Body Language Faux Pas in Interviews Revealed
Employers are most put off by job candidates who fail to make eye contact, have a weak handshake or don’t smile, research has found.
A survey of 100 businesses by CareerBuilder.co.uk revealed that the other body language turn-offs for employers when interviewing were fidgeting, poor posture, crossing arms over the chest and an overly forceful handshake.
Tony Roy, president of CareerBuilder EMEA, said that non-verbal cues given by job candidates were often influential on the hiring decision, with employers evaluating the “whole package” during interviews.
But HR expert Hilary Jeanes of PurpleLine Consulting warned employers against making overly-hasty decisions based on body language.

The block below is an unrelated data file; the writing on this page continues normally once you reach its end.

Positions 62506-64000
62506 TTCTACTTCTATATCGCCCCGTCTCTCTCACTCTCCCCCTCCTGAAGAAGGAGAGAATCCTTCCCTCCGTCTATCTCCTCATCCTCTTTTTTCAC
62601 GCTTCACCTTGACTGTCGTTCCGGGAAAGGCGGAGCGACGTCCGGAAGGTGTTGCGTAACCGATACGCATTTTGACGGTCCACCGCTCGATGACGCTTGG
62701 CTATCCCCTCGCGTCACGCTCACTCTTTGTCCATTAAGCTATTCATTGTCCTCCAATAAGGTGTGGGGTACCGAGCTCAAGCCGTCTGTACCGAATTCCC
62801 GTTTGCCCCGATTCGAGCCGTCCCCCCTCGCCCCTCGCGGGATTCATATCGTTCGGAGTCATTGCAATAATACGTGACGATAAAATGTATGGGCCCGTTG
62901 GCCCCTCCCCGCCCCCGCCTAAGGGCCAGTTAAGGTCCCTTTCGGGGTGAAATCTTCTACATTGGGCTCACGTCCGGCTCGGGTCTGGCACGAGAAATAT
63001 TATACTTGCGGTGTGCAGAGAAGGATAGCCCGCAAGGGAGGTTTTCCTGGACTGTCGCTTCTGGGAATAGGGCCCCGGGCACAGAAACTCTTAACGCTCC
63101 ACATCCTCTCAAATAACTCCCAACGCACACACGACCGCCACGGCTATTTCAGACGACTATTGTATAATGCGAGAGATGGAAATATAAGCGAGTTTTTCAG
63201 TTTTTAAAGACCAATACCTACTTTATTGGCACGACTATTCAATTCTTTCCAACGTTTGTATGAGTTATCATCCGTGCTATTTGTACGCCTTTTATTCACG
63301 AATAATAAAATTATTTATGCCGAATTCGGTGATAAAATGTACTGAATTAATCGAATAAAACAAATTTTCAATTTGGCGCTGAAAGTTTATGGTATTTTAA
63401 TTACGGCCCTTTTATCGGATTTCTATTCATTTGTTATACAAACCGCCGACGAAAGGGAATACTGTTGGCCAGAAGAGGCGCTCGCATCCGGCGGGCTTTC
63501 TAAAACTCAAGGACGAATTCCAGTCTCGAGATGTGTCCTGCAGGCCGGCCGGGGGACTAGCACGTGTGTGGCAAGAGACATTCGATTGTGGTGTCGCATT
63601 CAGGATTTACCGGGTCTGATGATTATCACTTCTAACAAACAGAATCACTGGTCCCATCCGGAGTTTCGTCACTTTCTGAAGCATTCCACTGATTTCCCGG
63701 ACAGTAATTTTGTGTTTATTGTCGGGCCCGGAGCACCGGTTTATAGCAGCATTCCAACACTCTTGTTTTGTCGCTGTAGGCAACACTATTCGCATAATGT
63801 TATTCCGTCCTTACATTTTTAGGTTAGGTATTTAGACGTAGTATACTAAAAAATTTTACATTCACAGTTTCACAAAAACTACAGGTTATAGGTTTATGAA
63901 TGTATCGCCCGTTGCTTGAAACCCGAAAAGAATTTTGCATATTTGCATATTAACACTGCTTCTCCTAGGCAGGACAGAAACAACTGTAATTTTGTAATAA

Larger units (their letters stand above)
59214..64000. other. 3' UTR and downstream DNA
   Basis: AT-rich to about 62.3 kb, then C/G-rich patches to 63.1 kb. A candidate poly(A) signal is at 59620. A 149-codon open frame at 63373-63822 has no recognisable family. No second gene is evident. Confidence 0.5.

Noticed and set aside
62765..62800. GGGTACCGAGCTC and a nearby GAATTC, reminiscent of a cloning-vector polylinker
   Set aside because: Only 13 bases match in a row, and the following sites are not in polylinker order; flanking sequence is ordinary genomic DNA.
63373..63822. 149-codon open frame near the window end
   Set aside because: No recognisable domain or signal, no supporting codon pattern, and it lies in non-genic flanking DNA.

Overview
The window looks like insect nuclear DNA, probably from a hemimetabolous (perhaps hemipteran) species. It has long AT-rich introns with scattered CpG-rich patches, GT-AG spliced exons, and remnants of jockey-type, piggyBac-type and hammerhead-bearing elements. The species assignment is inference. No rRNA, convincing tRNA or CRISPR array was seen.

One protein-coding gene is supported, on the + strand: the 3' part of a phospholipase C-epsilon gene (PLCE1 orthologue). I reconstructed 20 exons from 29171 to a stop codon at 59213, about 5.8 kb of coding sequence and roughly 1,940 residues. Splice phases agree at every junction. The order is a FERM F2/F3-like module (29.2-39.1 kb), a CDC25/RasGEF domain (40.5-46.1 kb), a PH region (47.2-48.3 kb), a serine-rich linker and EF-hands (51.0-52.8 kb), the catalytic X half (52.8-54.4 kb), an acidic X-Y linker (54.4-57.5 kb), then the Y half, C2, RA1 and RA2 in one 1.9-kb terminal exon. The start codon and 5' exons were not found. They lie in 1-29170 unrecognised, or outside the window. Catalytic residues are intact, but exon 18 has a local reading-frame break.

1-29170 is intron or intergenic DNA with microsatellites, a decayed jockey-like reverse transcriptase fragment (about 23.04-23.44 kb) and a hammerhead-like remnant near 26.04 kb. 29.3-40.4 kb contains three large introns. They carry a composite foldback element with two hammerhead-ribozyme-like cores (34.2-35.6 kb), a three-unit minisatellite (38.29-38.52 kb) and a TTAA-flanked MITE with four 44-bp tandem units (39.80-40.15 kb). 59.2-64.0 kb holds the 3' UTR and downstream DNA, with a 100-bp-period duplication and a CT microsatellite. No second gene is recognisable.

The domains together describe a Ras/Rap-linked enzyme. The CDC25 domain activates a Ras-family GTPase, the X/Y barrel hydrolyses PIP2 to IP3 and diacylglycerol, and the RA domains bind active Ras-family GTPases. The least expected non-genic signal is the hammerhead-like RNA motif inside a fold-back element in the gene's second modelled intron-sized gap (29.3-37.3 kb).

“Sometimes people haven’t done an interview for a while and may simply be nervous. Employers should also be wary of their own prejudices about a person’s appearance or behaviour, otherwise they could risk missing a quality candidate.”
To ensure consistency and help rule out bias, Jeanes said employers should interview in pairs and work through a set list of questions for each applicant. Inconsistent body language, such as candidates avoiding eye contact when asked difficult questions, could also be used to identify potential pitfalls, she said.
“Observant interviewers will look at body language as a part of the overall interview process,” added Jeanes. “So, if the person suddenly starts looking awkward or shifty when you ask them why they left their last job, it’s probably a good idea to probe deeper.”